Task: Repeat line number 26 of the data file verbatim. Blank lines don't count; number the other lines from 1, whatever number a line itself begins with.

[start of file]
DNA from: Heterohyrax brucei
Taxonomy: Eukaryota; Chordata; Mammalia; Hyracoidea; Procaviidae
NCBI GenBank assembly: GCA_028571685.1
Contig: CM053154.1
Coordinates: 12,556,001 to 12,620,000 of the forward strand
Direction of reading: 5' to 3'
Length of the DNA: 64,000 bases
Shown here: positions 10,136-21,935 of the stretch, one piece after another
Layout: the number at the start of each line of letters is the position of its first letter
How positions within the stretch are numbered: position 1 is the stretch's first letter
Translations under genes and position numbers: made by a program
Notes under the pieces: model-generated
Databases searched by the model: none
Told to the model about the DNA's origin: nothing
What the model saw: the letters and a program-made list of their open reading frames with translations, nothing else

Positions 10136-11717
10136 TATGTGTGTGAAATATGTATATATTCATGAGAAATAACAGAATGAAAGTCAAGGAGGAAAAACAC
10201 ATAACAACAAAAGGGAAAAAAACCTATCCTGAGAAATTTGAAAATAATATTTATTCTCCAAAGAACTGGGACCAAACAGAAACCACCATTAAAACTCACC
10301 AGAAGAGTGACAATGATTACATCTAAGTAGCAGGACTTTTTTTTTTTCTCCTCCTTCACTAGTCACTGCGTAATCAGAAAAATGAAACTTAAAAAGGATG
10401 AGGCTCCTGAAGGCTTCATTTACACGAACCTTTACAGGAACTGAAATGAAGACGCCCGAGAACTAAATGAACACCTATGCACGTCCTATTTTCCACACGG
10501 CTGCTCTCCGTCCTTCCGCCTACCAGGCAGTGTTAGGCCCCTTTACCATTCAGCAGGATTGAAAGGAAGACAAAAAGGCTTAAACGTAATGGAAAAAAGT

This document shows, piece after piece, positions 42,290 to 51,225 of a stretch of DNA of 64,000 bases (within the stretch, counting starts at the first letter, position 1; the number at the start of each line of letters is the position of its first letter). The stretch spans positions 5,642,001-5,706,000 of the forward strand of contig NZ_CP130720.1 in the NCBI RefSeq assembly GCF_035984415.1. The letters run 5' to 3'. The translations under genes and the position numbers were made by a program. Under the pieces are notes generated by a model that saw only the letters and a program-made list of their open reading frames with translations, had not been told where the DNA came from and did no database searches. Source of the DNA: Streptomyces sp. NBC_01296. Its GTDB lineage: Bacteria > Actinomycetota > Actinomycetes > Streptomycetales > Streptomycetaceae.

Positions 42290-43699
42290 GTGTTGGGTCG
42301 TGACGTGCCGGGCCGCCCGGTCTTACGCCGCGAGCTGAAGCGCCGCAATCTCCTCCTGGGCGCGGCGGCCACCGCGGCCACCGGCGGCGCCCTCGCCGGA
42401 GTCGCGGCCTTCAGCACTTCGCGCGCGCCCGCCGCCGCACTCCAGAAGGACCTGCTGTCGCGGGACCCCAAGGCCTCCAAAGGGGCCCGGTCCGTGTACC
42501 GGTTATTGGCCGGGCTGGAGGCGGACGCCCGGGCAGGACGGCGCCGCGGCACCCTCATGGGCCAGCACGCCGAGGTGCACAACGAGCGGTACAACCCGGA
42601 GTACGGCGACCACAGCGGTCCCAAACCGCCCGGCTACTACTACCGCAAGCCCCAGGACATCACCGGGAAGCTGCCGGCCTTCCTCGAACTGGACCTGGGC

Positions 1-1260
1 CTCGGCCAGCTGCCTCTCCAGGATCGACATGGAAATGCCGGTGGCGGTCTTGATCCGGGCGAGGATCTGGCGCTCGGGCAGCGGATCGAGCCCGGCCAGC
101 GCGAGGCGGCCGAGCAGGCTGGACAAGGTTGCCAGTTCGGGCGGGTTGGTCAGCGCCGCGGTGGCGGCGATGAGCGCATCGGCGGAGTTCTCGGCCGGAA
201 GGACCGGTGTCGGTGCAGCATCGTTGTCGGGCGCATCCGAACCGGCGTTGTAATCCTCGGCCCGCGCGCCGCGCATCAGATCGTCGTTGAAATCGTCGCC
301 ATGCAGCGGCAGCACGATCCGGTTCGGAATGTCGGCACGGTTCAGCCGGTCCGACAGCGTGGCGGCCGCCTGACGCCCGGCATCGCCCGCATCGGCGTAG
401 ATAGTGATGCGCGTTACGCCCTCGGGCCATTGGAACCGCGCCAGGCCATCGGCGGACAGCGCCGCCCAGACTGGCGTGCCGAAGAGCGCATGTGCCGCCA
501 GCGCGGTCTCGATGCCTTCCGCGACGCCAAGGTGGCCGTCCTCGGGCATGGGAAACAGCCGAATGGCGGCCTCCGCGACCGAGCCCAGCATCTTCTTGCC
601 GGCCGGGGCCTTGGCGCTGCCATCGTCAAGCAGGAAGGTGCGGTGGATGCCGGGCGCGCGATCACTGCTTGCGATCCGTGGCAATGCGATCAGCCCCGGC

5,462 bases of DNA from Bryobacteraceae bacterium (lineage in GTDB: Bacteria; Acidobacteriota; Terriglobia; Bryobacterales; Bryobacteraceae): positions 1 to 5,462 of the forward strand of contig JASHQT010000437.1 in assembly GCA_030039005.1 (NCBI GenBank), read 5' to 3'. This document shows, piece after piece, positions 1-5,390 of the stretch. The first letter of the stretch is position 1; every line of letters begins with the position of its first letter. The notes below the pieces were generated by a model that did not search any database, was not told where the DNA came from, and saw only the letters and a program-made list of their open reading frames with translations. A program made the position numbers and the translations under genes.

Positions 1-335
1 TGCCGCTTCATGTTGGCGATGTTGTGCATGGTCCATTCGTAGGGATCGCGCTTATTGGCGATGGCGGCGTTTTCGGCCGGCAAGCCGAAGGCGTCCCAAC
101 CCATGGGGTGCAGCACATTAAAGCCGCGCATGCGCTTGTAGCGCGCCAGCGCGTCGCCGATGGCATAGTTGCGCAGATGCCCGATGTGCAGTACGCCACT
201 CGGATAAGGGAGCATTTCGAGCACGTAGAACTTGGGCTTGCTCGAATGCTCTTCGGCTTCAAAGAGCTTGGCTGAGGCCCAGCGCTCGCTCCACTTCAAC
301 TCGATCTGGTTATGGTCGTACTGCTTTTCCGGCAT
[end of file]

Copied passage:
42401 GTCGCGGCCTTCAGCACTTCGCGCGCGCCCGCCGCCGCACTCCAGAAGGACCTGCTGTCGCGGGACCCCAAGGCCTCCAAAGGGGCCCGGTCCGTGTACC